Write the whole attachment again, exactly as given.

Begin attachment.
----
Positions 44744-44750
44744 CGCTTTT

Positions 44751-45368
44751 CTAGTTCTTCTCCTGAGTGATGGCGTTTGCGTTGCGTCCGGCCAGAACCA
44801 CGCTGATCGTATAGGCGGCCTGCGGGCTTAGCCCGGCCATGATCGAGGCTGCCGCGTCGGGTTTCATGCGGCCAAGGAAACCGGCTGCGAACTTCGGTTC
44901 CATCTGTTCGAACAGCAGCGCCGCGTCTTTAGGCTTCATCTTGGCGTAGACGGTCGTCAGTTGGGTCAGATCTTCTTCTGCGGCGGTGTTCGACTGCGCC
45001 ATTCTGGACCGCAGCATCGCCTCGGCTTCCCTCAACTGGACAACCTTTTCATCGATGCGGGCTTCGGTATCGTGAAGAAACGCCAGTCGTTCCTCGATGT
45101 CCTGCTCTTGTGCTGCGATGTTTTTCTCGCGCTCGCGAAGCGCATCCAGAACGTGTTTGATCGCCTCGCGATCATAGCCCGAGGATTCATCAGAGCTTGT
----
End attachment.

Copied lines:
Positions 44744-44750
44744 CGCTTTT

Positions 44751-45368
44751 CTAGTTCTTCTCCTGAGTGATGGCGTTTGCGTTGCGTCCGGCCAGAACCA
44801 CGCTGATCGTATAGGCGGCCTGCGGGCTTAGCCCGGCCATGATCGAGGCTGCCGCGTCGGGTTTCATGCGGCCAAGGAAACCGGCTGCGAACTTCGGTTC
44901 CATCTGTTCGAACAGCAGCGCCGCGTCTTTAGGCTTCATCTTGGCGTAGACGGTCGTCAGTTGGGTCAGATCTTCTTCTGCGGCGGTGTTCGACTGCGCC
45001 ATTCTGGACCGCAGCATCGCCTCGGCTTCCCTCAACTGGACAACCTTTTCATCGATGCGGGCTTCGGTATCGTGAAGAAACGCCAGTCGTTCCTCGATGT
45101 CCTGCTCTTGTGCTGCGATGTTTTTCTCGCGCTCGCGAAGCGCATCCAGAACGTGTTTGATCGCCTCGCGATCATAGCCCGAGGATTCATCAGAGCTTGT